One of the reasons St Louis made it to the post-season has moved on. Edward Mujica.
Ed went from seventh inning guy, to closer, to 25th man on a 25-man roster, all in the same year. When Jason Motte went down, a window opened for someone to step into the closer role. Many thought it would be Trevor Rosenthal. Few believed Mujica had the mentality to close.
But oh boy, how he closed. On April fourteenth he worked his first ninth inning of the year. Four days later he came on to close, successfully working a 4-out save against Philadelphia. From that April moment until a July night in LA, he was automatic, saving 21 games in a row. He eventually saved 37, the last two coming in a forgettable September when he got lit up like a Christmas tree. Or like Home Run Ed.
“Home Run Ed” was a moniker some of my friends tagged him with during his 2010 stint in San Diego. Seemed like Ed gave up a home run every time he took the mound. Of course it wasn’t true; if it were he’d be out of the league selling groceries somewhere. He did give up a lot of round trippers, though. His 17.7% HR/FB rate that year is the highest of his career. That he would be that hittable didn’t make sense. His peripherals were outstanding in 2010. Check out his advanced stats on Fangraphs. Stuck out a guy an inning, miniscule baserunners even with the home runs, low AVG against and low BABIP; everything pointed to an above average pitcher. Yet he had trouble with the long ball, and was therefore not totally trusted in San Diego.
Last year, he really put everything together. The Cardinals were 47-8 in games he pitched (up through 31 August). He didn’t beat himself; he allowed 3 walks and hit one batter in 57 innings. He had a fantastic (and unsustainable) BABIP of .222, amazing given how poor St Louis’ defense was last year. When fatigue and injury finally caught up with him, I had a twinge of sadness for Ed, combined with that nagging feeling this may have been his career year. Guess time will tell on the latter.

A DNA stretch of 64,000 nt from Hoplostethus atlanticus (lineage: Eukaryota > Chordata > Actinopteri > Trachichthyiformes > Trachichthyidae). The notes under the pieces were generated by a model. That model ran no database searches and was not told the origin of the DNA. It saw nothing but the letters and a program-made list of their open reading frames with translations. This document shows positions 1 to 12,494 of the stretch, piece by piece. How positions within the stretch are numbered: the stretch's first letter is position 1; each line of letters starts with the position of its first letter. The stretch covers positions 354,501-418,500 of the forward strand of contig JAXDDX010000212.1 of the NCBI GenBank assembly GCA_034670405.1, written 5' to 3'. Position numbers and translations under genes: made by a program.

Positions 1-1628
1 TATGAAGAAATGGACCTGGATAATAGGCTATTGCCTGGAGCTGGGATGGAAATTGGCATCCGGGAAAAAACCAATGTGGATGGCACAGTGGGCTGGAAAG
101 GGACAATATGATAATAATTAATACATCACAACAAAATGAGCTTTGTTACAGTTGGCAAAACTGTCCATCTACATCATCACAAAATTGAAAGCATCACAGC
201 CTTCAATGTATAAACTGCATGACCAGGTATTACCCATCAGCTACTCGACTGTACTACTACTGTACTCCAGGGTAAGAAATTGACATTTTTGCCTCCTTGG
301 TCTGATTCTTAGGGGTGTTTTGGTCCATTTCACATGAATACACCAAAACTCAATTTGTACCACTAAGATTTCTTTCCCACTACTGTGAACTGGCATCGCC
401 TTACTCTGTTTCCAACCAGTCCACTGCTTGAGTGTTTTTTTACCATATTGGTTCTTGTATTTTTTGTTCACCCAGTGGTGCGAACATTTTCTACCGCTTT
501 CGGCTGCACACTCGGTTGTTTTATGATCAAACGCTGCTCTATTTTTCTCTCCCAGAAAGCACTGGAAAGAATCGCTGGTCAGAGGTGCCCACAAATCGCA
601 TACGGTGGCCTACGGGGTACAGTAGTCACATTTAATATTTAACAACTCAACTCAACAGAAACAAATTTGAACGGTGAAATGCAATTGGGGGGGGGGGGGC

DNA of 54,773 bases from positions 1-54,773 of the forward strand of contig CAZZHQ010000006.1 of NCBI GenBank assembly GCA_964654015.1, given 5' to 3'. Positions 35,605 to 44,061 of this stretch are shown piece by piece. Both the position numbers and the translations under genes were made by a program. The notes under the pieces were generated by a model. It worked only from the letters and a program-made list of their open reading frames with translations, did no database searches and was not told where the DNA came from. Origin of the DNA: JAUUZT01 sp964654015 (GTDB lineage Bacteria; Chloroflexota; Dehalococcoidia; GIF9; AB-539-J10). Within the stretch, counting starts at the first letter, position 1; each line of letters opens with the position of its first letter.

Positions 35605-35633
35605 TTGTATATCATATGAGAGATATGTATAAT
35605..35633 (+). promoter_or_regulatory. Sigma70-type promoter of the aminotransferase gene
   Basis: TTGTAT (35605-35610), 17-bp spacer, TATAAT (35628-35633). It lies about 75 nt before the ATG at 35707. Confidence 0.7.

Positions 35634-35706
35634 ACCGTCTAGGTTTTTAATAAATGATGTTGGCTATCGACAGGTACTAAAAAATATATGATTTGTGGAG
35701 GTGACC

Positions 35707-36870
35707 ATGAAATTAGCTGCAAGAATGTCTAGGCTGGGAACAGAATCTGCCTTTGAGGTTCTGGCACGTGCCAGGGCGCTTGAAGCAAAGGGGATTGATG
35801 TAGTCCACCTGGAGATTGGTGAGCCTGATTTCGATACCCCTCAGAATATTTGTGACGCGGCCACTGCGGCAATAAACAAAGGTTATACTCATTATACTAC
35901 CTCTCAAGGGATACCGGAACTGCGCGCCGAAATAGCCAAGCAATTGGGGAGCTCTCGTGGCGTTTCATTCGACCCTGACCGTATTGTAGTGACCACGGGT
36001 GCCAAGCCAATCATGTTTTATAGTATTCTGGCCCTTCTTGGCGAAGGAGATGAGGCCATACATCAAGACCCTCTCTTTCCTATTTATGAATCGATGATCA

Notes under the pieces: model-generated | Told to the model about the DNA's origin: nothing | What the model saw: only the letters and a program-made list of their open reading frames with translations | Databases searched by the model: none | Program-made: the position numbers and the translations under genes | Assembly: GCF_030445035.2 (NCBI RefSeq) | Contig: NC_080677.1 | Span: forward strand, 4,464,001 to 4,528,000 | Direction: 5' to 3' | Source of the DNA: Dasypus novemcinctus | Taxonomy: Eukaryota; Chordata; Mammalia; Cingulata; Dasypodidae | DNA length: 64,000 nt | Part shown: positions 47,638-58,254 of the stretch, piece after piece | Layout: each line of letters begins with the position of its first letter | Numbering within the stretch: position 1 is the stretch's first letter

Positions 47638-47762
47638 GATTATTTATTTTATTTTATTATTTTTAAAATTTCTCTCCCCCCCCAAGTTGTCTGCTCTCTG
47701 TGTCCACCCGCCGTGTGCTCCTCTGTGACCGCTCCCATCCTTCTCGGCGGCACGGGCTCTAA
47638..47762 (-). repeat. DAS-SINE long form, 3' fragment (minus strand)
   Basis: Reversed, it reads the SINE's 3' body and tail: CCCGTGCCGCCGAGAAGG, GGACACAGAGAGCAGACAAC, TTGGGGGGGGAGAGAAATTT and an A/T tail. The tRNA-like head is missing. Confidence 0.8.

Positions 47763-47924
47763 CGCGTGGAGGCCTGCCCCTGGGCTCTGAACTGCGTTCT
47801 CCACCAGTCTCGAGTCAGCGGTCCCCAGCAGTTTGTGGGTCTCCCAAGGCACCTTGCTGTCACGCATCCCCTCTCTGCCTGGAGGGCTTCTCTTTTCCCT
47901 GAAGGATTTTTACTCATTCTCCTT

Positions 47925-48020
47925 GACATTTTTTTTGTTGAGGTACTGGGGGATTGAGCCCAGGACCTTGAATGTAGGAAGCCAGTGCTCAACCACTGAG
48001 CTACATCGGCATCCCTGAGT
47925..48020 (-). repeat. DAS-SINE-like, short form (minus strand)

One can’t get mad that Mujica cashed in. The contract he’s reported to have signed with Boston (2 years, $9.5M) is for more money than he’s made in his MLB career to date ($6.4M over 5 seasons). Boston has signed a LOT of folks over the last 2 years who can close. Their current closer, Koji Uehara, isn’t going to relinquish the ninth inning to someone else, seeing as he’s been really good. Mujica will probably settle back into the seventh inning, where he’s proven himself to be very reliable. Not bad for $4.75M a year.
There’s no elegant way to close this post, so I’ll just say this: Thanks, Ed, for restoring order to the Cardinal bullpen when it really needed it. St Louis may have made the playoffs anyway, but they certainly would not have had the best record in the league without you. As we saw in the post-season, that was really important.
Best of luck in Boston.
Mike monitors Cardinal activities from his bungalow in Southern California. He can be found periodically haunting ballparks throughout the state.
“For unto us a Child is born”